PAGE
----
The Pipeline: All things CI/CD & DevOps Podcast by The CD Foundation
On November 13th, 2020, Continuous Delivery Foundation (https://cd.foundation/) invited Shipa Founder, Bruno Andrade to join The Pipeline podcast to talk about the newly released open source project, Ketch (https://www.theketch.io/), for a developer-friendly approach to deploying on Kubernetes. Listen to the full conversation below.
What is Ketch?
Ketch is an application delivery framework that focuses on fixing the last mile deployment for applications on Kubernetes, helping to improve the developer experience. A lot of people talk about day-2 operations in regards to the delivery of apps, and how do you operate them later?
One challenge is that many developers get stuck on building Kubernetes objects, and simply trying to understand the platform. Shipa (https://www.shipa.io/) is abstracting the application delivery portion of its broader application management framework, and offering to the community as an open source project, Ketch.
Why Open Source?
The Shipa platform focuses on helping users build an enterprise framework for applications being delivered on Kubernetes across multiple clusters, multiple teams, etc.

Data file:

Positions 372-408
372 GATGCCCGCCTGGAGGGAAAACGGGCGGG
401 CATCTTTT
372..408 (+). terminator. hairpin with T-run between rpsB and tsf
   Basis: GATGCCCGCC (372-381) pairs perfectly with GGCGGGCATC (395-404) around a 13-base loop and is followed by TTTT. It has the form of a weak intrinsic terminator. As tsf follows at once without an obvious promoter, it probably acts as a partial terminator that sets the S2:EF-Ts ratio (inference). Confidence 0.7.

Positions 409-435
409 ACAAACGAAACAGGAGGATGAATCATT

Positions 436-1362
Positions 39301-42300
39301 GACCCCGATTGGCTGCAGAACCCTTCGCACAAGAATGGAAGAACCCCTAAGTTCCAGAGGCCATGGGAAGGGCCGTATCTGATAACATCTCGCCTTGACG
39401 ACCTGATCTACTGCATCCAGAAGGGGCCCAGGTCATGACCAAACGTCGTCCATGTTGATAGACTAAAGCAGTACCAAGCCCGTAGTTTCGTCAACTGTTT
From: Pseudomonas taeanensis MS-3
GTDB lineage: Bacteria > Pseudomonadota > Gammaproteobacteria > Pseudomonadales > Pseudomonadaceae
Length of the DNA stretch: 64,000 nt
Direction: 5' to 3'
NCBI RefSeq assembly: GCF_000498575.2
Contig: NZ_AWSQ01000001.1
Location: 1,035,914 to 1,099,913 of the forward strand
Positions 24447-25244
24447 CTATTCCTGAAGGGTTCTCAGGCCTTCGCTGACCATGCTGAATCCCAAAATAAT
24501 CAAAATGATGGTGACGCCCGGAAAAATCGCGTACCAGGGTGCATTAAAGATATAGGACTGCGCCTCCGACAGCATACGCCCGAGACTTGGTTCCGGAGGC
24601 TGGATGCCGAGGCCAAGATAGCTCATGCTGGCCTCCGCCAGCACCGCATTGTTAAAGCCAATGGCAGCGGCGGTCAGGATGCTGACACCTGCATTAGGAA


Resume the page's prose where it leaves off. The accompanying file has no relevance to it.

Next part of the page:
Shipa saw an opportunity to abstract the application delivery component from Shipa, offer it as an open source project to the community, and help them to get further along in their journey and begin to mature to the point where they are ready for a broader application management framework for the enterprise.
Depending on the organization, many members of the team can benefit from using Ketch, developers and platform engineers. Developers can now focus on delivering quality applications and updates, and not on trying to understand how to build their applications, how to build the objects, what an ingress rule is, what a deployment set is, and so on.
As a platform engineer, Ketch can help you to implement boundaries and controls for your developers, create limits, manage ingress configurations, and so on. Take that load away from the developers and put the power into the hands of the platform engineers